As a Midwestern school teacher, Gregg brought traditions of his own to this Idaho family; although unconventional out west, deer stand whitetail hunting has been the passion of his life.

Before Gregg could even legally hunt, he was, like many Midwesterners, sitting in a tree stand, earning the right to continue practicing the art of stillness in the shadow of his father and uncle. His mentors had taught themselves, forging their traditions with upland birds, turkeys, and then the lure of whitetail hunting.

Their family hunting camp was just down the road from where Gregg called home, and his dad often picked him up from school when the clock struck three to head to their respective deer stands, bows in hand.

Ironically, his long-held heritage of bowhunting, although foreign to Idaho, would mean he was cut from the same cloth as the First Lite community; they both take hunting very seriously. “You’re doing it before work, you’re doing it after work. For me as a kid, it was before school, after school and that’s very much like when I lived in Idaho. When the season’s on, everybody’s coming into work in camo and leaving work in camo.”

Gregg’s entrance into the First Lite family came alongside jokes about eating cheese curds in trees. However, whitetail archery hunting has a worthy ambassador in Gregg. “Being so fired up about it, it has definitely changed some people’s attitudes. It’s totally in my blood,” said Gregg who is now working in a position that he designed himself.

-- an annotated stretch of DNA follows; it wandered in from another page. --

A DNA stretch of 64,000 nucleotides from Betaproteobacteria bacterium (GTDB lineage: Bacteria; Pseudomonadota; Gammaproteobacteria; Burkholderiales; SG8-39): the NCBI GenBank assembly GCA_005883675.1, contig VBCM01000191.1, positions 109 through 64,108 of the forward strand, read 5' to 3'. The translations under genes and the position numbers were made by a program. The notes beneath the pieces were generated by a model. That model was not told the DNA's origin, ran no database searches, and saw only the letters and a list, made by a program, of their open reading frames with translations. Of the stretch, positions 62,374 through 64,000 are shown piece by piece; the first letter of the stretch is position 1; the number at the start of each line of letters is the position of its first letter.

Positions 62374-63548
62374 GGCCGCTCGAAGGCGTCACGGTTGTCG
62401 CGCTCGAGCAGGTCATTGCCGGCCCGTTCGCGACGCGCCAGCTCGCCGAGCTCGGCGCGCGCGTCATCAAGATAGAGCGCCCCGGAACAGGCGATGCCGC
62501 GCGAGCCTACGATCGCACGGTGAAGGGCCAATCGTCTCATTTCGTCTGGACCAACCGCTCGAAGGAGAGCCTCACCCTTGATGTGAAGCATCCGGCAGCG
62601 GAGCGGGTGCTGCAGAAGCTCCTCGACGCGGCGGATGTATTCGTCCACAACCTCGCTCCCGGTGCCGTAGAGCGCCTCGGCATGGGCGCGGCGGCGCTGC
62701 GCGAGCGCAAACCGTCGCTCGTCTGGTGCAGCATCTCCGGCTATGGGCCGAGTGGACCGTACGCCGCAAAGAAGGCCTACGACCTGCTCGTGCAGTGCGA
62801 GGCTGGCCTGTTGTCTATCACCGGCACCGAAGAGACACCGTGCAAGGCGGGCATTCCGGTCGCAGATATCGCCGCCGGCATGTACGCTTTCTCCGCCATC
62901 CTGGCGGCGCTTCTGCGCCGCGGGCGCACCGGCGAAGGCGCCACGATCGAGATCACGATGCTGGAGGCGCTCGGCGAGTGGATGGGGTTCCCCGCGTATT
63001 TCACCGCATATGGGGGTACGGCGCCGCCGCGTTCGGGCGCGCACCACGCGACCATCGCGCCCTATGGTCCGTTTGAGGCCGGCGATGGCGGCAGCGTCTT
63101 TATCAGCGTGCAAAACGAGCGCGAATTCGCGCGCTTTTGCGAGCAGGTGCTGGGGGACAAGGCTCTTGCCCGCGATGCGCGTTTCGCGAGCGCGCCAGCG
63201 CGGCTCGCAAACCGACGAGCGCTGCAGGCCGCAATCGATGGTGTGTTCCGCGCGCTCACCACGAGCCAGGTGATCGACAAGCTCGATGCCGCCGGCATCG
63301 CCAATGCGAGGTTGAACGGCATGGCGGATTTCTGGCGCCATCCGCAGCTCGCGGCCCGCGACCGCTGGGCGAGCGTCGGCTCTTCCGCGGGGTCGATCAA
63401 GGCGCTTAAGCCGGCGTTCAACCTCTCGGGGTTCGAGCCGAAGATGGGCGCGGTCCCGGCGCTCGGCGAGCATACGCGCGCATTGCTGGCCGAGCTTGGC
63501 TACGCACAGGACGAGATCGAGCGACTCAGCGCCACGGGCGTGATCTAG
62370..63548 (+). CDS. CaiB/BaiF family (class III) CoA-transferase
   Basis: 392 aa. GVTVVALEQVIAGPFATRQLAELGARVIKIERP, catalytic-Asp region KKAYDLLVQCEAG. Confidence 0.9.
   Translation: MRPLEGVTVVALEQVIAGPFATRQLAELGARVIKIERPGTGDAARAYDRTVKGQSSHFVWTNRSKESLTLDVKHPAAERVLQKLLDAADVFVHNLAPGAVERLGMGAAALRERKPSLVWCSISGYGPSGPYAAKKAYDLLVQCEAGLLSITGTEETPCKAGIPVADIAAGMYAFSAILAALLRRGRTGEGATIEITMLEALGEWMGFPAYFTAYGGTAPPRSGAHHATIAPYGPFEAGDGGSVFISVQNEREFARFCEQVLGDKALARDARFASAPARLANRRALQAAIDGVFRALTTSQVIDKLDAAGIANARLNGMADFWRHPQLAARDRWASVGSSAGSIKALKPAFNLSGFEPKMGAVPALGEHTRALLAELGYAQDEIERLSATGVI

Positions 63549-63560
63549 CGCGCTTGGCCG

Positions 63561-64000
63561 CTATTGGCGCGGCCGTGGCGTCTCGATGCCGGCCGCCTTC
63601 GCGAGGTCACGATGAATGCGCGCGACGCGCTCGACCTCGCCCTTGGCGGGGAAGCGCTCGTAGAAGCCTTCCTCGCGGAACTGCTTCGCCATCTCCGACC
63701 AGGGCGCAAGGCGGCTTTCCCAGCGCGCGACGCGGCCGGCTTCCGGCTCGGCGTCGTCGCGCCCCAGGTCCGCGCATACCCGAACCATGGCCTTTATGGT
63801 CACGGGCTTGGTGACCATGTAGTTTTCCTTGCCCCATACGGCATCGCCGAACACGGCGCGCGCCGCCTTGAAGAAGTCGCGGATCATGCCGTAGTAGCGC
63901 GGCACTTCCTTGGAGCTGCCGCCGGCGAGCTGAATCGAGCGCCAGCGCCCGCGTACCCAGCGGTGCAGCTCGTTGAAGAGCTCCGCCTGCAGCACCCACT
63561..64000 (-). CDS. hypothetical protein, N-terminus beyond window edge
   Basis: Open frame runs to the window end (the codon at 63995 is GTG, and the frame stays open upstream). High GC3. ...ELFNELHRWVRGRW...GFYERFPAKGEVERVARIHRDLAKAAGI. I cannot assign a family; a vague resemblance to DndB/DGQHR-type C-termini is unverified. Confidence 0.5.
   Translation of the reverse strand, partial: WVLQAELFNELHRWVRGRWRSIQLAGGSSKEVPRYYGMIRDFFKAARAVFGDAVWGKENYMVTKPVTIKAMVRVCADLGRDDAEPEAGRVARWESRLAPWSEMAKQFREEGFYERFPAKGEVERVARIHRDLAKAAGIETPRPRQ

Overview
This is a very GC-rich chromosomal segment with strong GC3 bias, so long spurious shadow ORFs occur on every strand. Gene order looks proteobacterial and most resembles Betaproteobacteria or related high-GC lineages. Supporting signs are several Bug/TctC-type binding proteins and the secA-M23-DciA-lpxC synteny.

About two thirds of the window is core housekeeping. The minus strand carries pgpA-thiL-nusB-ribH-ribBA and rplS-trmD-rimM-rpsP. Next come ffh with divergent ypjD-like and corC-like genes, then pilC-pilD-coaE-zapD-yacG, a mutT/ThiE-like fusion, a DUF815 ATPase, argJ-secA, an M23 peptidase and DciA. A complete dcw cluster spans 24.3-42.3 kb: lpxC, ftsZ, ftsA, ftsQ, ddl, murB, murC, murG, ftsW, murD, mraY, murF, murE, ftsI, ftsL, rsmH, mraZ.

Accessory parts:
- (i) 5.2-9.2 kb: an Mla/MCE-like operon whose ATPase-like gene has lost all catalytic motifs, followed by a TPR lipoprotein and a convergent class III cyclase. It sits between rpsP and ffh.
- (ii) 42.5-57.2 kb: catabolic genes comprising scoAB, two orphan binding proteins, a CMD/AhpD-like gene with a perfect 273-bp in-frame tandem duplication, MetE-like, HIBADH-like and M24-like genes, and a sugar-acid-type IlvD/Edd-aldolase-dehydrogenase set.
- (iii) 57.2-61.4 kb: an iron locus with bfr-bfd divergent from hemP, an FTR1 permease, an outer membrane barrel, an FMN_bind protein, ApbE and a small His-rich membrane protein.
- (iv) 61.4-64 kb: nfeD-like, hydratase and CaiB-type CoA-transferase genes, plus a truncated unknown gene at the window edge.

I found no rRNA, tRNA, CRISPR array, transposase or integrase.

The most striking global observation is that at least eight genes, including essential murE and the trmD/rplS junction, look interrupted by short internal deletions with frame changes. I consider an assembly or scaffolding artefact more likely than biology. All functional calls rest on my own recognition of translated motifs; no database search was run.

A self-proclaimed ‘gear nerd,’ Gregg used to purchase outdoor gear and then modify and improve it on his own. It’s a unique vision and skill set that Ross recognized early on, adding Gregg to the payroll in hopes of what has been created today.

While First Lite was largely built around Western big game hunting, Gregg saw the opportunity to fill a need in the whitetail hunting space — pushing the needle
in the right direction.

“I’ve had access to these unbelievable technologies both in textiles and trims. All the things that we’ve built our very technical Western line with I’ve been able to utilize and build world-class whitetail gear that hasn’t existed in that space before.”

“I’ve had access to these unbelievable technologies both in textiles and trims. All the things that we’ve built our very technical Western line with I’ve been able to utilize and build world-class whitetail gear that hasn’t existed in that space before.”